- Decentralising integration policies: managing migration in cities, regions and localities
- Number of pages
- London: Policy Network
- Policy network paper
- Document type
- Faculty of Social and Behavioural Sciences (FMG)
- Amsterdam Institute for Social Science Research (AISSR)
As cities and regions across Europe struggle to manage the integration challenges posed by immigration, a growing number of people are looking to decentralisation for answers. This paper argues that increasing the financial and decision-making power of local authorities is a necessary precondition for formulating and implementing successful integration policies, but it is not a panacea. The paper draws on the findings of two large-scale European projects on local integration policies to identify the strategic and tactical advantages which local authorities enjoy over national governments in the field of integration. It warns, however, that if decentralisation is to work for the benefit of integration and avoid a "race to the bottom" in the delivery of public services, the transfer of competences from central to local authorities must take place in a carefully calibrated system of multi-level governance. The paper provides a framework for thinking about decentralisation and its implications at different levels of governance taking into account the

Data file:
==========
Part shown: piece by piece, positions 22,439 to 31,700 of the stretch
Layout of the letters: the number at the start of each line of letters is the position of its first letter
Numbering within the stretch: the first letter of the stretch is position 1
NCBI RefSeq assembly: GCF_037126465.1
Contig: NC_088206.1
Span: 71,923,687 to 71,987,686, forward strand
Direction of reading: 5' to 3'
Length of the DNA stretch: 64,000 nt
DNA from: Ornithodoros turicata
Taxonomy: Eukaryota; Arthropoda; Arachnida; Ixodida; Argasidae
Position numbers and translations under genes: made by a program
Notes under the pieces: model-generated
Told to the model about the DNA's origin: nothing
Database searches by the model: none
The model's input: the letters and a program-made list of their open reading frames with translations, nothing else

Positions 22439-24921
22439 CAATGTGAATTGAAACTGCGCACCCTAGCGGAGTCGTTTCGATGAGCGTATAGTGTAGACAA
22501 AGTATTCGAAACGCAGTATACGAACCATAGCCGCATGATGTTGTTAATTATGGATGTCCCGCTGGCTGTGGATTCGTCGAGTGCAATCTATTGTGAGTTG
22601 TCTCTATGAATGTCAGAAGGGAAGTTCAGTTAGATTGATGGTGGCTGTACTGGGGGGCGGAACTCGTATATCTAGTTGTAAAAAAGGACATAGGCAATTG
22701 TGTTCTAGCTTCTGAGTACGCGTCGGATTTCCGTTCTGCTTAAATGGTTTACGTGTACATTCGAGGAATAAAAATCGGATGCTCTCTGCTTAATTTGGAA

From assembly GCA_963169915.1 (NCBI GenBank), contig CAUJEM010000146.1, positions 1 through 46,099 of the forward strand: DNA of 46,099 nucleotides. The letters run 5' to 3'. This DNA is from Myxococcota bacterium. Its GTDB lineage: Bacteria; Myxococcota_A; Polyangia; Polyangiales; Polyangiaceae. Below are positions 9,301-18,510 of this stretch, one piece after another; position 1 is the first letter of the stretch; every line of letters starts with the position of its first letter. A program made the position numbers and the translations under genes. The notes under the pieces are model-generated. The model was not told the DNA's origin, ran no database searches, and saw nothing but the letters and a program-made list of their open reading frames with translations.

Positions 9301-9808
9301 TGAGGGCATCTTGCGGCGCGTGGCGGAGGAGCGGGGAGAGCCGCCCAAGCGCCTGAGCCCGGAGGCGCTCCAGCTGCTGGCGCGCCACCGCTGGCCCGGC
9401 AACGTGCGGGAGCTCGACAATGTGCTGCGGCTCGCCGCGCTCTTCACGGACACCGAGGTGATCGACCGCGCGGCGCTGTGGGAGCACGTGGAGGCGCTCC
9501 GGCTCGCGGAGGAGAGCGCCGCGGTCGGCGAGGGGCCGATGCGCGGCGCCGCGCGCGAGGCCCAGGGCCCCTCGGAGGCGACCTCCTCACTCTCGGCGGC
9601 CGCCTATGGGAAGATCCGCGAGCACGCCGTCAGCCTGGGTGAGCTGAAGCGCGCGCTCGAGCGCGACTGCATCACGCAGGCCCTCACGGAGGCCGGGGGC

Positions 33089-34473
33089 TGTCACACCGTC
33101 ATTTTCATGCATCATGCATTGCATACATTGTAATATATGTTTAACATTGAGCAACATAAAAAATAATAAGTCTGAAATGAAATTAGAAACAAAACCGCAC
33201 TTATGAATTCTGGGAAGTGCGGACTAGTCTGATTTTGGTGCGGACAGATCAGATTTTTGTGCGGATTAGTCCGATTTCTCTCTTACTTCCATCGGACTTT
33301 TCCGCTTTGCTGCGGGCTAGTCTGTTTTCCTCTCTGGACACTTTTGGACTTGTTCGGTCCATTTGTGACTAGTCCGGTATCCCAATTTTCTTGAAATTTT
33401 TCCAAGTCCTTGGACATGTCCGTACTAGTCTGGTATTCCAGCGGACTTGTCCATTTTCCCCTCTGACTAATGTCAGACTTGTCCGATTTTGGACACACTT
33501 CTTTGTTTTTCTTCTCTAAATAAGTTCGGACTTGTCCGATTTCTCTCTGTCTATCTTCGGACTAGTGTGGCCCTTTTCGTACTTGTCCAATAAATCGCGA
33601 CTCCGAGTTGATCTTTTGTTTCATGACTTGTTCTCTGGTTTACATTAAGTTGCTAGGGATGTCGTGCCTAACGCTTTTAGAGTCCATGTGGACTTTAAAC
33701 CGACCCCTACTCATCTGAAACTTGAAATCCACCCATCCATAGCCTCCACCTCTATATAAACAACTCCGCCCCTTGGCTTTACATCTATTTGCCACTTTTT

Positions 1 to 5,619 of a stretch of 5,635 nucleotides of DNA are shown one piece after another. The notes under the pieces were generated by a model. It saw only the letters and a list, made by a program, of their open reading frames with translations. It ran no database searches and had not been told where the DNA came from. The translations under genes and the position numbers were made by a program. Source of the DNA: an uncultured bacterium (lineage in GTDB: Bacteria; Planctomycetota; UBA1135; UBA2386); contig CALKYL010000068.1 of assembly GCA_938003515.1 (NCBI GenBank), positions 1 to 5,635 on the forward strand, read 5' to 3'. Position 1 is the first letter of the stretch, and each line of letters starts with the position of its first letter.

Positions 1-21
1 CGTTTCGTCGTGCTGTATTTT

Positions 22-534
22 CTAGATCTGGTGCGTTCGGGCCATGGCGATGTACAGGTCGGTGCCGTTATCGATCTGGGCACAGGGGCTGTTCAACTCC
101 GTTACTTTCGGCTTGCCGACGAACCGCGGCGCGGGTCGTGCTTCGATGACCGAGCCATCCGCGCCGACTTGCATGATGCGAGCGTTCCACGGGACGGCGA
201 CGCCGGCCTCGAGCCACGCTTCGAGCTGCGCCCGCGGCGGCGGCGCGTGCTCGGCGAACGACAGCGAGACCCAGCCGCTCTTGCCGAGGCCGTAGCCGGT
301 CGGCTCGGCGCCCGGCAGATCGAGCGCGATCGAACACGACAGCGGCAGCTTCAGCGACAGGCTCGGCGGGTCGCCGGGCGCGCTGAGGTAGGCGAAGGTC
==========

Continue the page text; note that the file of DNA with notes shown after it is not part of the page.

varied ideological and institutional settings which prevail across Europe.
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